Three days before the show, the production was in full swing, putting together elements of the broadcast and building out the design in the studio, which included a black glossy floor specially installed.
On Jan. 3, the ESPN crew ran through a technical rehearsal, without any of the hosts, from top to bottom. On Jan. 4, the show’s hosts joined for a complete rehearsal. ESPN squeezed in one more compressed run-through early on the morning of the broadcast.
At 7 p.m. ET on Jan. 5, the show kicked off with a taped intro written and voiced by veteran ESPN scribe Wright Thompson before cutting to Fowler as the host, setting the stage for the 60-minute special presentation.
Behind the scenes was a crew of some 75 people manning the control room, edit stations and various other roles responsible for pulling off a flawless broadcast that featured live shots from across the country interspersed with various produced pieces. The montages of the finalists in their youth was an especially nice touch.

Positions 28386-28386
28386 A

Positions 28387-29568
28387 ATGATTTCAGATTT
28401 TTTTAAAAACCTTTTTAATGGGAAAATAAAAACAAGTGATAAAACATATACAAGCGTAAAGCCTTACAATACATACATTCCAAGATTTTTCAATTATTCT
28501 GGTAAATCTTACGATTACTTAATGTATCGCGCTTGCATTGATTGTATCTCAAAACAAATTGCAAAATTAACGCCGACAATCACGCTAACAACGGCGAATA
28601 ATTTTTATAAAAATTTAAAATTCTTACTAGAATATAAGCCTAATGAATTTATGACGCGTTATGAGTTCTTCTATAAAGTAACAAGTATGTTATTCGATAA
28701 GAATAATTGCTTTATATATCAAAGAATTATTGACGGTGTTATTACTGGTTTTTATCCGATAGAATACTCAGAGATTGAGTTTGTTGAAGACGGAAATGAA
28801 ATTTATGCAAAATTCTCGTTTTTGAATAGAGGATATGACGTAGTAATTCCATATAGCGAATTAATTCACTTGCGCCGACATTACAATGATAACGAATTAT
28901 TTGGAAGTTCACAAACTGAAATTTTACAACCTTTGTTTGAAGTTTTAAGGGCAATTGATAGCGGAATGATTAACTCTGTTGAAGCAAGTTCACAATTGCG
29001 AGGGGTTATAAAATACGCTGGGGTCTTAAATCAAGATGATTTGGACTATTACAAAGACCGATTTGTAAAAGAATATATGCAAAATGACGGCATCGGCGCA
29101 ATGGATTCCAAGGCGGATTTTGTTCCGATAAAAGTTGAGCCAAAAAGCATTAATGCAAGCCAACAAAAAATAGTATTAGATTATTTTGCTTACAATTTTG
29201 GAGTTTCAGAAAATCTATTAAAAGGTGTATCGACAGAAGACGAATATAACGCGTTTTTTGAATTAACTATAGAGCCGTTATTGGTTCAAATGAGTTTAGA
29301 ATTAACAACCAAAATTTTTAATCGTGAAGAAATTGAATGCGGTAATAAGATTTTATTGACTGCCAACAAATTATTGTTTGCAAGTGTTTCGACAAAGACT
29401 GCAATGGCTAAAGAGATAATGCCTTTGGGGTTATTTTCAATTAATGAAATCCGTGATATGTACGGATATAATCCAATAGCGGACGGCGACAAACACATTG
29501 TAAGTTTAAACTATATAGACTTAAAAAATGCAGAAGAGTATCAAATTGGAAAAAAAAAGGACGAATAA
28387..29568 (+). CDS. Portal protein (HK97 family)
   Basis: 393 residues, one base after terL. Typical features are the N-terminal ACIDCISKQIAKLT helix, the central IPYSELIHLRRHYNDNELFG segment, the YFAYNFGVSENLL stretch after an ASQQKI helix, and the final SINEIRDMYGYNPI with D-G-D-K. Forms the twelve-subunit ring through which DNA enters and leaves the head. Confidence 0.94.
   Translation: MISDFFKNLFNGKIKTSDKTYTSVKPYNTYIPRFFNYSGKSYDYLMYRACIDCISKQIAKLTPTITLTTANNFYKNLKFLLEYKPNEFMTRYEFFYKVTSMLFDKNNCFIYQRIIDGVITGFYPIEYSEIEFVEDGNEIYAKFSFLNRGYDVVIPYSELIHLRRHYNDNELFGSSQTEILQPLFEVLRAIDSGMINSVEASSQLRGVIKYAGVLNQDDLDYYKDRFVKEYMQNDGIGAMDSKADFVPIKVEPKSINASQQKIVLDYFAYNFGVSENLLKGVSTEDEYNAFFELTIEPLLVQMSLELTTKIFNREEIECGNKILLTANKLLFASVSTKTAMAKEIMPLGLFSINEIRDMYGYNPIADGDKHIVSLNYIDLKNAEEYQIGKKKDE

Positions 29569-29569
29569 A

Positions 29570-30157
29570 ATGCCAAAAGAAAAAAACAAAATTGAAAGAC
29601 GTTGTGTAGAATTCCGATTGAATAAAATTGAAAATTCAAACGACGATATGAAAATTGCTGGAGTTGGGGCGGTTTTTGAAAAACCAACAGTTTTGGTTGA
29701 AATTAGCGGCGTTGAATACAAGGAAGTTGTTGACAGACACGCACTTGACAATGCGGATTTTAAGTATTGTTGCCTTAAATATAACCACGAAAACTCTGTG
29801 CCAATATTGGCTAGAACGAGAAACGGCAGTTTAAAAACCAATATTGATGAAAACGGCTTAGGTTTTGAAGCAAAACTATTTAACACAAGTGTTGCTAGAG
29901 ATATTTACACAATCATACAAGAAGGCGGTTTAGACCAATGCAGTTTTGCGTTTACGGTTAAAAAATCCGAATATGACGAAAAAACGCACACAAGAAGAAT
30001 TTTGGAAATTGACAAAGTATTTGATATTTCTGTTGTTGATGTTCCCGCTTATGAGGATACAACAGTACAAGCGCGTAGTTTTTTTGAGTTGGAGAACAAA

“We were able to bring a lot of people onto team Heisman,” Adamski said. “People who had never been a part of it, people who specialized on live shots, and give a lot of Bristol-based teammates some cool opportunities. And it turned out wonderfully.”
Everyone knows how the show ended. The Heisman Trust’s Anne Donahue walked onto the set to announce Smith as the winner, the wide receiver getting hugs from Jones and Saban before ESPN cutting to a shot of his ecstatic parents, capped by Smith’s heartfelt comments.
Donahue’s first time announcing the Heisman winner was in 2012. This, like everything else, was different.
“The level of excitement was less but so was the pressure on my nerves! I missed having the personal interaction with the finalists,” she said. “In 2012, the last time I presented, I made a point of saying something about each of the finalists, rather than congratulating them as a whole. That is easier to do when the finalists are sitting in front of you.